Nunan’s former teammate Sean Mooney, who graduated with the Ocean City record for wins, strikeouts and ERA, also turned to the BPC to bolster his arsenal towards the end of a career at St. John’s (NY) that got him drafted by the Minnesota Twins in the 12th round of the 2019 MLB Draft.

No one in the area had reason to doubt what Mooney could do. After undergoing Tommy John surgery in 2019 and eventually facing a canceled 2020 season due to the COVID-19 pandemic, he was in the midst of looking to refine his game. 

His signature pitch, a fastball that rises on its way to the plate, was aided through the facility’s growing technological ability. The TrackMan and Rapsodo systems are both designed to quantify some of baseball’s previously unknown data. For Mooney, it gave a good glance at his fastball’s elite 2600+ revolutions per minute (RPM) and 24-inch vertical break. 

Weaponizing that data, the teaching revolves around having him be able to continue delivering that way while altering his mechanics. 

“(Post Tommy John surgery) was the first time he had been off from pitching in a while and it was a really good time for us to make some adjustments with his mechanics,” Adams said. “He had a little bit of a jump in his throw, so instead of rotating down the mound, he was jumping and it put stress on his arm and wasn’t as efficient as it could be. Basically we cleaned up his back leg and his foot strike and then from there he went from 86 to 91 miles per hour in college and now he’s 90 to 95.”

Results like this are becoming common. 

Jake McKenna pitched at Ocean City and trains at the BPC. He signed with the Phillies out of high school.

As for the Nunan brothers, one is in camp with the Angels and one is committed to play at Boston College. Both train at the BPC.

In fact, all four of the Division I-committed pitchers on the Ocean City roster right now are training at the BPC 

The two are now intertwined and for the betterment of each side.

“Other than good genetics,” Dan Nunan said when asked about what will keep Ocean City churning out baseball talent. “Baseball Performance Center is going to have a huge impact. If we have the kids that have the size and willingness to work hard, anything is possible…now that we have the resources in the area, the sky’s the limit.”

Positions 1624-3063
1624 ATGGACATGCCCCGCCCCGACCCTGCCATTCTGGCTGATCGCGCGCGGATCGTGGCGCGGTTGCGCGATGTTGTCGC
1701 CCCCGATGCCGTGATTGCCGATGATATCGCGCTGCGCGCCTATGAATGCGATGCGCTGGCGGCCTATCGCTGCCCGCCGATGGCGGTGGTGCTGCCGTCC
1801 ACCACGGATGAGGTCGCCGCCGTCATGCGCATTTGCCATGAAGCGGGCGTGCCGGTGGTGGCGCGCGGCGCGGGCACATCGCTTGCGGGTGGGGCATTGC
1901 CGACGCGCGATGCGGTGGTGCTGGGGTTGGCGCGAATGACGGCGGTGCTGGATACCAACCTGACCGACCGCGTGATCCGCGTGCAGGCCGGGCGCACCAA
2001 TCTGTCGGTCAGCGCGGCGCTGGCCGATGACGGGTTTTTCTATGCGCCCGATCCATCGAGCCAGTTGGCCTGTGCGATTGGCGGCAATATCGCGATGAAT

The day after the Red & White scrimmage, the team is back to work at a 10 a.m. practice.

Construction screeches on vacation homes down the street. Cars honk as they pass by. The ferris wheel looms beyond left field, the “Welcome to Ocean City” water tower stands tall over right field. 

Bristol runs to blast music. Luke Combs to Meek Mill to Guns N’ Roses, anything to keep the place loud. His voice, even with a mask on his face, still carries over all of it. 

The noise both inside and outside of this program is palpable. After years of talent, the expectations are starting to match it. Ocean City having four pitchers in its staff lined up for Division I baseball is the reality, not the dream.

Little Leaguers gather midway through the practice to watch how the “big boys” get it done. Bristol barks out to his players to “put on a show” for the kids.

“Let them know what we’re all about!” 

The kids are in awe of the size of Finnegan. The 6-7 right hander didn’t even have to throw his 90-plus mph fastball to turn heads. Some want to know what it’s like to really be that big and to be that good. Finnegan and his teammates chuckle.

Nunan spends a lot of time around the Little Leaguers. He calls out when he thinks someone’s showcasing potential. Gannon Brady’s cousin is in attendance, and Bristol jokes that the kid is already better than his Fordham-bound relative. 

A mother rushes to take pictures of the kids working out with the players. On one hand, it’s a moment of true community. On the other, she’s got great proof that she was around a couple of potential pro ball players. 

Somewhere on that field may be the next Ortolf, Mooney, Dan Nunan, Lashley or McKenna. At the same time, there stands Matt Nunan, Finnegan, Brady and McCarron. 

Bristol breaks from his intensity, if only for a minute and takes it all in. 

“Isn’t this awesome?”